In another misfire, Sue Sylvester did another video, which meant the wonderful Jane Lynch got to perform with guest star Olivia Newton-John on a refurbishing of her hit “Physical.” I thought the vocals were electronically manipulated a little too much, but perhaps the producers had to do it to cover up some mistakes. Sue herself suffered from the mistake of giving Kurt access to her office, so he was able to get hold of video of Sue rocking out to the original “Physical.” The video went viral on the Web (after the gleeks uploaded it) and Sue was humiliated — on a global scale. Of course, in Sue’s case, everything is larger than life, right? Still, it was shocking to see Sue on the other side of the popularity coin – as the butt of “slow-motion laughter.”
Will and April duet right.
Each episode of GLEE since its return has been better than the one before, and this week’s installment, called “Home,” was no exception. A treatise on the concept of finding someplace to belong, the story also saw the welcome return of Kristen Chenoweth as April Rhodes. This was one of those episodes that had viewers laughing, singing along and then crying – sometimes practically all at once.
The storyline saw Sue (Jane Lynch) boot the glee club from the auditorium, sending Will (Matthew Morrison) in search of rehearsal space. That quest brought him into contact with April, who was running a roller rink because she got sidetracked on her journey to Branson. April, too, was searching for someplace to belong – was she really happy playing the mistress of a local strip-mall king? When she and Will dueted on “Fire,” it felt like she rediscovered where she belongs: by his side. Morrison’s and Cheno’s voices mesh perfectly, and they look good together, so it was no wonder April wanted to move in with him immediately. (I’m sure Emma would have something to say about that…) Their duet on “One Less Bell to Answer” was heartbreaking.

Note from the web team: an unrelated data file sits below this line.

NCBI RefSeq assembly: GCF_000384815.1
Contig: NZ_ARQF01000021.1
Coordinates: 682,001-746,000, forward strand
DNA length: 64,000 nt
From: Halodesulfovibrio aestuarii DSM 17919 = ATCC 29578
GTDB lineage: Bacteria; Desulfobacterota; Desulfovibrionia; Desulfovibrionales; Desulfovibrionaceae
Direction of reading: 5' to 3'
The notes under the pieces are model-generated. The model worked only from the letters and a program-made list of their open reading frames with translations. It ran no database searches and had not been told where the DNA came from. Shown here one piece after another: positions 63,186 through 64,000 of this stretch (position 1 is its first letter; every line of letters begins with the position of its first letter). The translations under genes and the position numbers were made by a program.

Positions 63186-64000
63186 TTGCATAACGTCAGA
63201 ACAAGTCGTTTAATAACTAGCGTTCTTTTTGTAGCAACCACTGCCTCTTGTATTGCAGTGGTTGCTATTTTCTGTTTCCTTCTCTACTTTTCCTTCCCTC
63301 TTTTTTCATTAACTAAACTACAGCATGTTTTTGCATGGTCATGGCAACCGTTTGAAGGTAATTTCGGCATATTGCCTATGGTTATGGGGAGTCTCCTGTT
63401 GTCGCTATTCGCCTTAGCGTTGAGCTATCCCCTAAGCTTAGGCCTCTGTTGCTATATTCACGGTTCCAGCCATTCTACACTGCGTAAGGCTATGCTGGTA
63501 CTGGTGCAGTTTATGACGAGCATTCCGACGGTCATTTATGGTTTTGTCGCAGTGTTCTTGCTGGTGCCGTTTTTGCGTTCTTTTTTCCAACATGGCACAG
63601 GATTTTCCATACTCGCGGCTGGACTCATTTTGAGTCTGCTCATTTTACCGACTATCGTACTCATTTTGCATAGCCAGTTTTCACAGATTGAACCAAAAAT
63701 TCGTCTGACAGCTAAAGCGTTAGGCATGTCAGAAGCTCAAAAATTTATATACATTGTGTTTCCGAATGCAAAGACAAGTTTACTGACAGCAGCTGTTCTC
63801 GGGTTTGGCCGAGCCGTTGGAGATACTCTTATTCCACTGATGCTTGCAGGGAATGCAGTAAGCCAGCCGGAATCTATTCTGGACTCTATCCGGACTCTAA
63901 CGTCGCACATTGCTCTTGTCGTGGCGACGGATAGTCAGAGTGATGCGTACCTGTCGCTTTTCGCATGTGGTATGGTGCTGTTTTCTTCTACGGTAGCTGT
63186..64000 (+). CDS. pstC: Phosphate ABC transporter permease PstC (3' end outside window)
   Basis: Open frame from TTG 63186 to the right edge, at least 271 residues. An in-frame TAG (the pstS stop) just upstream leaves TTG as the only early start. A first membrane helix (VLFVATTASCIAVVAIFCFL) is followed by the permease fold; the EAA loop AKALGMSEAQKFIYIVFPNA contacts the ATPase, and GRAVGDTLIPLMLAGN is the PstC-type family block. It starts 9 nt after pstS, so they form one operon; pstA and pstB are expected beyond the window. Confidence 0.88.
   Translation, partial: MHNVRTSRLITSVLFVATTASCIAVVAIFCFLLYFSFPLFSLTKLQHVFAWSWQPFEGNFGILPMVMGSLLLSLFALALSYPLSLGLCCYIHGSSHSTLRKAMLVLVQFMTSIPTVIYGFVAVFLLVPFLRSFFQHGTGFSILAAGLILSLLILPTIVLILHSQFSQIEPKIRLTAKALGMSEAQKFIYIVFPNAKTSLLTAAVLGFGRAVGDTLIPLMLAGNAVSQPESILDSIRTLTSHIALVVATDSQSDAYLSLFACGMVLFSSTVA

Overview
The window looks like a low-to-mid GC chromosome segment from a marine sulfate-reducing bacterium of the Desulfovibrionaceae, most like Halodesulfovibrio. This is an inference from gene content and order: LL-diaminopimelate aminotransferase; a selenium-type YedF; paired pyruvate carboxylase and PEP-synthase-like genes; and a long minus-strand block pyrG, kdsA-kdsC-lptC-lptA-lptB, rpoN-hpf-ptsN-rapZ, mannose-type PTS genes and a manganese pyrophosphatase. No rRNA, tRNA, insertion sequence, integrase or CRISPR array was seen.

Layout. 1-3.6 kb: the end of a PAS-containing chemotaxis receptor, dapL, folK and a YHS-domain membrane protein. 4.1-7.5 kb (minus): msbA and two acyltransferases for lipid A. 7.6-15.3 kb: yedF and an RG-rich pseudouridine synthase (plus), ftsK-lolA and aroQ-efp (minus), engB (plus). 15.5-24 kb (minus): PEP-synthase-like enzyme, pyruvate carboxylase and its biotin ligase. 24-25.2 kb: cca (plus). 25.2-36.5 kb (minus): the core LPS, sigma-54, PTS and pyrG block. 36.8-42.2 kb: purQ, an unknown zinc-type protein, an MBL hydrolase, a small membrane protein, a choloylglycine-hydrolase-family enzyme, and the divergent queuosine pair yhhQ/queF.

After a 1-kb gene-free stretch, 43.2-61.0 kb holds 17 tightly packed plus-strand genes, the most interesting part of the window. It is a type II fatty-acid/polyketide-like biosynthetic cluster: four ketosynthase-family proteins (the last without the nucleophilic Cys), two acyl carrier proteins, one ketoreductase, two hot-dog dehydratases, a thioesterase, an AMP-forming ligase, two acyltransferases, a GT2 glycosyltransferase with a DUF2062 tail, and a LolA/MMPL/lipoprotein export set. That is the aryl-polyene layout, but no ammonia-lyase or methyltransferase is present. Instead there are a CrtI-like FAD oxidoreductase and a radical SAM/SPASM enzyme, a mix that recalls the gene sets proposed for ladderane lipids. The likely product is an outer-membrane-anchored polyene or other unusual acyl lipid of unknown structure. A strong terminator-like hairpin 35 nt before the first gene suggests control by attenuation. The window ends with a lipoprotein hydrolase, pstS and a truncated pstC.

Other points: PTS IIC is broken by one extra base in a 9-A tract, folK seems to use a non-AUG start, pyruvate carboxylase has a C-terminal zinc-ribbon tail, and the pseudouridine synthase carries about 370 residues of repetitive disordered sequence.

Sue's new look
GLEE channeled “the power of Madonna” this week — not that the show needs to borrow anyone else cachet at the moment — and the episode was even better than last week’s
. GLEE is moving from strength to strength with the initial installments of the back nine, with next week’s story being even better still.
But this week the show cashed in on an offer from one of its highest-profile fans, after Madonna made her entire songbook available to the high-school musical series. The result is an inventive, funny episode peppered by a plethora of the Material Girl’s songs.
If you think about it, it makes perfect sense that Sue Sylvester would worship Madonna — she is the very personification of a self-made woman. And Madonna’s quote, “I’m tough, I’m ambitious and I know what I want. If that makes me a bitch, okay,” clearly would not be unusual as a line of dialogue coming out of Sue’s mouth.
Will and Emma
Psssst! Have you heard? GLEE is back!
I am certain other folks will go on at length about the Finn/Rachel/Jesse triangle, and Sue’s condo in Boca and casual contempt for Will’s hair, the or the way Santana and Brittany manipulated Finn — and especially Brittany’s observation that “dolphins are just gay sharks.” So I would like to go in a different direction and look at one of the show’s unsung pairings: Will and Emma.